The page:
Much of Collierville’s successful development hinged on the town's important location on the stagecoach route. In the mid-eighteen hundreds, the Collierville area became a major stagecoach stop. Collierville served as a junction for the cities of Somerville, Moscow, LaGrange, Holly Springs, Raleigh, and Memphis.[14]

MyPicture.jpg
Figure 6: Talley Station today.
In 1851, William W. Talley built a log cabin to serve as a stagecoach stop. The stop was located on Byhalia and South Rowlett where the Delta Beverage/Pepsi Cola Bottling Company is now located. Today the log building can be seen at the Collierville Square.[15] In her book, The History of Collierville, Elizabeth B. Parr recounts a family’s travels by the stagecoach route. According to Parr, the Cannon family traveled the stagecoach route in their own carriage from Marshall County, Mississippi to Memphis (approximately 30 miles). The trip took almost one week.[16]

It is not surprising that the settlers began desiring a faster mode of transportation. In December of 1835, the LaGrange-Memphis Railroad was chartered to travel through the Collierville area. Work for the project began in 1838; however, only the roadbed was laid when the company went bankrupt. before the track was actually laid in Collierville. [17] Ultimately, the railroad did not actually come to Collierville until October 1852 when the Memphis-Charleston Railroad resumed the construction. [18]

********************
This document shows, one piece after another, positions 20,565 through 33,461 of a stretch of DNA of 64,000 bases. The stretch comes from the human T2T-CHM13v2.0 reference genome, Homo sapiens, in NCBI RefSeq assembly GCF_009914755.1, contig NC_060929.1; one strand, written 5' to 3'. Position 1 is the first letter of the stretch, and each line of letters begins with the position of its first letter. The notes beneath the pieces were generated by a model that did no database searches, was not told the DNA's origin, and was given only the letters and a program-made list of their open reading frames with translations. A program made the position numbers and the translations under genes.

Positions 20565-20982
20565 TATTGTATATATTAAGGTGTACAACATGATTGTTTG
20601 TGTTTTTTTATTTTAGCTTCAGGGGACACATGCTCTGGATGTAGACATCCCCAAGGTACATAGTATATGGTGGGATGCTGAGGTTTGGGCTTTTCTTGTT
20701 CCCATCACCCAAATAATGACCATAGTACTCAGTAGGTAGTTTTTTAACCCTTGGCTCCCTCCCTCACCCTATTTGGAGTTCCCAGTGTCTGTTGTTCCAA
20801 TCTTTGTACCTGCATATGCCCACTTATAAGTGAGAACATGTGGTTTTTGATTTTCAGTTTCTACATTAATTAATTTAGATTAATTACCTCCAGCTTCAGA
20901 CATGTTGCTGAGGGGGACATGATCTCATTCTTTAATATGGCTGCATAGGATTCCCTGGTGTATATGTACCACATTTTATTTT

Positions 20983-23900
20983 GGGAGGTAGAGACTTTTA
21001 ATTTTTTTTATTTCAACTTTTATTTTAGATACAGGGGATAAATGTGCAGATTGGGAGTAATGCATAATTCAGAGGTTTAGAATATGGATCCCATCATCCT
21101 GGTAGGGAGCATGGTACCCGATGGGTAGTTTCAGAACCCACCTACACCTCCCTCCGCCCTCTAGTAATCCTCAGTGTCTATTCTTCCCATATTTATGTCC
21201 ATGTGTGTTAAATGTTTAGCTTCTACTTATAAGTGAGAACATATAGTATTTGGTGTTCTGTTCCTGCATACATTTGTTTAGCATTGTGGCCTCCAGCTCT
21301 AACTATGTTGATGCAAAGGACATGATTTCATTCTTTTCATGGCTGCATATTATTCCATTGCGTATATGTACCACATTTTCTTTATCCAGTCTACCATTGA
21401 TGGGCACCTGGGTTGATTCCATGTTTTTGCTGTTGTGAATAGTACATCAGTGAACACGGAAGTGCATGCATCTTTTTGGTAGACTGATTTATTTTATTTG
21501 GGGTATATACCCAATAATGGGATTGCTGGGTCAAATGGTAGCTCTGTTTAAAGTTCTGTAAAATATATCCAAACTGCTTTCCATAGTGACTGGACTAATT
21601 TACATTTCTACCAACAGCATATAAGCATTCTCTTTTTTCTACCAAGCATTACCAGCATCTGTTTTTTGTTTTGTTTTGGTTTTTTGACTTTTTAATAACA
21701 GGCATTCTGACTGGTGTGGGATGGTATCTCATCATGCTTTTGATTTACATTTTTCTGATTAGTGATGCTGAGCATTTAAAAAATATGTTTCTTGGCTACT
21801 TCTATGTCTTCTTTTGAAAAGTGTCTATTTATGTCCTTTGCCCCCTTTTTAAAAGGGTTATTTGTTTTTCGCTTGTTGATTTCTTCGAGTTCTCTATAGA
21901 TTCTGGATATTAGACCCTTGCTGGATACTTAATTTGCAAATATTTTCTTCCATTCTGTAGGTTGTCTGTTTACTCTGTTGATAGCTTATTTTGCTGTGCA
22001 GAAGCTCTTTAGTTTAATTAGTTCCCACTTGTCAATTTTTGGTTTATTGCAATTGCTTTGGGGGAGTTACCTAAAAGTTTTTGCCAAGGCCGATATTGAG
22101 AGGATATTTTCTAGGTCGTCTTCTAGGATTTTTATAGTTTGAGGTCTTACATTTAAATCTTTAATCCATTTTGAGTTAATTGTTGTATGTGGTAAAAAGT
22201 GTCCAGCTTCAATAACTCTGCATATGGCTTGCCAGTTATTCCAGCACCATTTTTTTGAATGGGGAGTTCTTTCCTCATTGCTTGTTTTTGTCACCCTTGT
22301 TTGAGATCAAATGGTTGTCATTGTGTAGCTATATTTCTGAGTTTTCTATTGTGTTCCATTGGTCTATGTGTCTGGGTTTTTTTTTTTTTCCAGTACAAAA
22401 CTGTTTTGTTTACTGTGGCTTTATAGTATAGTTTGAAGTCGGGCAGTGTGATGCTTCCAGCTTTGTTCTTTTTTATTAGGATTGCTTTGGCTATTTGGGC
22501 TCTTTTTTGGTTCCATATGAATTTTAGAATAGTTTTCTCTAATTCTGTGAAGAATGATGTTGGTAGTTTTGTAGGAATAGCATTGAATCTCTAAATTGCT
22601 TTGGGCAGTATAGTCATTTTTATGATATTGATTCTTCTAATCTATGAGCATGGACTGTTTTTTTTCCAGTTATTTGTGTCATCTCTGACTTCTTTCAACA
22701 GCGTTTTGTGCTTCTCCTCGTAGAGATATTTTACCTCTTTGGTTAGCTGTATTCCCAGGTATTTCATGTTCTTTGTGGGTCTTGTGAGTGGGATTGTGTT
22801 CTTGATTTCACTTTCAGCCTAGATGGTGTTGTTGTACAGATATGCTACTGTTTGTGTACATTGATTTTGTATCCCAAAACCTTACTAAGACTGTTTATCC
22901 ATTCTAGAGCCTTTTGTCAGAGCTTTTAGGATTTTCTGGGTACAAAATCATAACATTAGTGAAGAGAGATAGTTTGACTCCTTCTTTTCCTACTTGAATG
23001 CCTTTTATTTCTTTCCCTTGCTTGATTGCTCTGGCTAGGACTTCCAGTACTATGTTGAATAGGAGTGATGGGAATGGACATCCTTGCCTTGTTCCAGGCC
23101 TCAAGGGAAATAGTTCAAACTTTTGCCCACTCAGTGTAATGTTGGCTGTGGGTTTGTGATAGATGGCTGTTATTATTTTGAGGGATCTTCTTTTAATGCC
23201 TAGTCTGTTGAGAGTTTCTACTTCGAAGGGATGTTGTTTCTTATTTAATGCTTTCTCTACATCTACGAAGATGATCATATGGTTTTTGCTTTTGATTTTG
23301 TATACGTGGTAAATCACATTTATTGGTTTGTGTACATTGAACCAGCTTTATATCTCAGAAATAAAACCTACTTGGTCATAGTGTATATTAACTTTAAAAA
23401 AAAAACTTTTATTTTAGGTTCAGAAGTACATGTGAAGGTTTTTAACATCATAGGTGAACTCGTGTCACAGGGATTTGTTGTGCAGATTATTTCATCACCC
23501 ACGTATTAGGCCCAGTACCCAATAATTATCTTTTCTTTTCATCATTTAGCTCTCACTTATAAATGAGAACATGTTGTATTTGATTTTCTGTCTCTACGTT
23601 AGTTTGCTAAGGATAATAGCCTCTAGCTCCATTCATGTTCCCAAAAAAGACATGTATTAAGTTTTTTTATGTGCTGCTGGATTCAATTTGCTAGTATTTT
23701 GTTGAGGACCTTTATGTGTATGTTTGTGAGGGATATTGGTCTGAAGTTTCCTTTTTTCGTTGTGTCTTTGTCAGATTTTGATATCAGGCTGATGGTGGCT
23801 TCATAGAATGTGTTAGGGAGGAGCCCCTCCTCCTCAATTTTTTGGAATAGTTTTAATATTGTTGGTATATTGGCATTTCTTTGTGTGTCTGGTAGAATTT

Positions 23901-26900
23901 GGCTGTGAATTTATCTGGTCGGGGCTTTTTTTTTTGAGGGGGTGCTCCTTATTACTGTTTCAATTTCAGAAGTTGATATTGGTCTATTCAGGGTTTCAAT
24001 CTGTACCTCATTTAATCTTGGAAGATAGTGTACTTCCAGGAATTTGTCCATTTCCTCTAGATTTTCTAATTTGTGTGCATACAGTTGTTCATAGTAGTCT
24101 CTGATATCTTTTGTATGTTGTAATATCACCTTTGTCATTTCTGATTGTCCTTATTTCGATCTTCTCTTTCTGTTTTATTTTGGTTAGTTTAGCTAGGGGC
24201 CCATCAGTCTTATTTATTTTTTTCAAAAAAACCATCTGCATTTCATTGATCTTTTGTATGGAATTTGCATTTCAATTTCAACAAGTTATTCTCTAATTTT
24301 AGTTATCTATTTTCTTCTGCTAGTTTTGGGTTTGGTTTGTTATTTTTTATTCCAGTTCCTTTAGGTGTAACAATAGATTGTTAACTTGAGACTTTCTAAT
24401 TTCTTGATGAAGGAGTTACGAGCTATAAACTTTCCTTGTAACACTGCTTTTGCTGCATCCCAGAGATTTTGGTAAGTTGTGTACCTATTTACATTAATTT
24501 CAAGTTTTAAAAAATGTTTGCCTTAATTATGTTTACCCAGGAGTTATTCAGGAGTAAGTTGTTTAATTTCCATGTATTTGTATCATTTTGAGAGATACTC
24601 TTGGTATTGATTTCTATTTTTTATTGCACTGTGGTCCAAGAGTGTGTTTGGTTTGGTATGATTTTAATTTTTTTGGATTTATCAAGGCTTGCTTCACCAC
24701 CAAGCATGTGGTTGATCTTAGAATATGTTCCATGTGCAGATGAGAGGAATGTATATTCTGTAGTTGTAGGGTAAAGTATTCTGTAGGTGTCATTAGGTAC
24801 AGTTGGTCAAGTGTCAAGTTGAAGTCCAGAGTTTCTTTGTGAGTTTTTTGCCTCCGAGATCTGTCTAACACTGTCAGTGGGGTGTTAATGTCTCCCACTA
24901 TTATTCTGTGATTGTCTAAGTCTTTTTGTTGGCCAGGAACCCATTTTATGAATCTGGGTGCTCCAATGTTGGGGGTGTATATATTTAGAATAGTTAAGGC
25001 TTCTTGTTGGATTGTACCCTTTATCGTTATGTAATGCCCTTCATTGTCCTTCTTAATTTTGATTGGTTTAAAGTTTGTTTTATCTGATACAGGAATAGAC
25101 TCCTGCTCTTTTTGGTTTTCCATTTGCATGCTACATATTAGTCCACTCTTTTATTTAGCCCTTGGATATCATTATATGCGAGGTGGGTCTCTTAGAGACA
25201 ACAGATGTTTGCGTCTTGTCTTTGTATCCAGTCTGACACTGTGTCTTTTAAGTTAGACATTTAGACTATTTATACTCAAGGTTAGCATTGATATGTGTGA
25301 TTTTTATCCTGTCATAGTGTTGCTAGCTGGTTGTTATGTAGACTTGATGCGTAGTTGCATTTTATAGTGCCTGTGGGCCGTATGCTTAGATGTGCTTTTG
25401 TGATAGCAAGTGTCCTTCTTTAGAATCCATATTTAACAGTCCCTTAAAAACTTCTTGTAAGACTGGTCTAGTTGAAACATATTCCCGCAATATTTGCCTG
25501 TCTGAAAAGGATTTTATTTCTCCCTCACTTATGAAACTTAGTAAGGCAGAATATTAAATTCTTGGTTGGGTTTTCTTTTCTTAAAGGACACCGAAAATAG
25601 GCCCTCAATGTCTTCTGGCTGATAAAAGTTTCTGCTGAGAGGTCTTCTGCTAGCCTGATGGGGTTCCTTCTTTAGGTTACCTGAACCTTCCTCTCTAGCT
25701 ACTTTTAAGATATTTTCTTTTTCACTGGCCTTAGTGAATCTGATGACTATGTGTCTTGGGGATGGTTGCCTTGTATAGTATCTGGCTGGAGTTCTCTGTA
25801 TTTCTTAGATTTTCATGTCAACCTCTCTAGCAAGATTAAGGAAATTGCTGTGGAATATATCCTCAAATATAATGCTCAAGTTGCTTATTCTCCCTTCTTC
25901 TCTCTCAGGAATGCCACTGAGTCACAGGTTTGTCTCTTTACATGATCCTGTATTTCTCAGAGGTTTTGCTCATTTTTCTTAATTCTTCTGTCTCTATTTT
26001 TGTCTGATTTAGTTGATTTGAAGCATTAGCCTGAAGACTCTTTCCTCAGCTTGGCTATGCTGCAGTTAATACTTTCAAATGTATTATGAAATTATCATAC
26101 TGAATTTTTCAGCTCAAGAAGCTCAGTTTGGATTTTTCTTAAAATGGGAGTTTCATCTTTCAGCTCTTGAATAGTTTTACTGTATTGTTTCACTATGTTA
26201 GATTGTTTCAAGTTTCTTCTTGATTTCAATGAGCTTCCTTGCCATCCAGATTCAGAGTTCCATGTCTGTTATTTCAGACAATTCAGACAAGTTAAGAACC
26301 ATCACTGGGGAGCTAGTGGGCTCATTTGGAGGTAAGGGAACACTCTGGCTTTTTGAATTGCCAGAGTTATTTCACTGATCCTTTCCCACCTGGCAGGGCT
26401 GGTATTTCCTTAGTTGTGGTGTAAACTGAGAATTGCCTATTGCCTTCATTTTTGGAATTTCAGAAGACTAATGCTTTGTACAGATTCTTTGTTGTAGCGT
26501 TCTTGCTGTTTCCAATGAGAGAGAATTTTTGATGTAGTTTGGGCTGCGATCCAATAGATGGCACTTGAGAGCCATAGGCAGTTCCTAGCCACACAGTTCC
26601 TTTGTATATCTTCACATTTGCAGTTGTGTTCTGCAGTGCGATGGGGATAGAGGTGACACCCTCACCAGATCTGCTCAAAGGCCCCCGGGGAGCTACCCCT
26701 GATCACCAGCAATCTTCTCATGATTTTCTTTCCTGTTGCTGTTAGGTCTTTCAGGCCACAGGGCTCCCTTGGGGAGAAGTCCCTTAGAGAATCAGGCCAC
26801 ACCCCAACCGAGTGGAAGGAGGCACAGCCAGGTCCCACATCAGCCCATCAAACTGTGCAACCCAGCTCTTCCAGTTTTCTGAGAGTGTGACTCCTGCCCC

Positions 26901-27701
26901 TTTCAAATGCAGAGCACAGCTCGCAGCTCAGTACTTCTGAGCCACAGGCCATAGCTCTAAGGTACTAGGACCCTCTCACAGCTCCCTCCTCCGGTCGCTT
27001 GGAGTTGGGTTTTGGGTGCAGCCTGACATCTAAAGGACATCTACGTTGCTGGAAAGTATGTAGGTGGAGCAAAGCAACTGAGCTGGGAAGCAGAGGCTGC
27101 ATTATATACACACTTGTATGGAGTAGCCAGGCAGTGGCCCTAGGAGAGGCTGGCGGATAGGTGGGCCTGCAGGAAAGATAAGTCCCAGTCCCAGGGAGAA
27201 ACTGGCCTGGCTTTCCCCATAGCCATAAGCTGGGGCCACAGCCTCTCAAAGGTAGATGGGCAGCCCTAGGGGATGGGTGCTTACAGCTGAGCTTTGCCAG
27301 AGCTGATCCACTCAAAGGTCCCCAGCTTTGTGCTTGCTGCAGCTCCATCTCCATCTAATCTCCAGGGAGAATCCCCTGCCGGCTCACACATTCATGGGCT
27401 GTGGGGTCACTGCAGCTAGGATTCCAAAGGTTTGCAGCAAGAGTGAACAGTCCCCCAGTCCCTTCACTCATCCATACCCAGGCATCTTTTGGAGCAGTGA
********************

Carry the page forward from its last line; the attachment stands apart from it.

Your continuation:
Commerce in the Collierville area began growing rapidly after more people had convenient access to the area. In the 1840’s, Collierville was home to “the largest nursery in this part of the country.”[19] Robert B. Koen owned the tree nursery which was located on what is now Poplar Avenue. Koen’s Nursery proudly claimed 75,000 apple, pear, almond and experimental fruit trees.[20]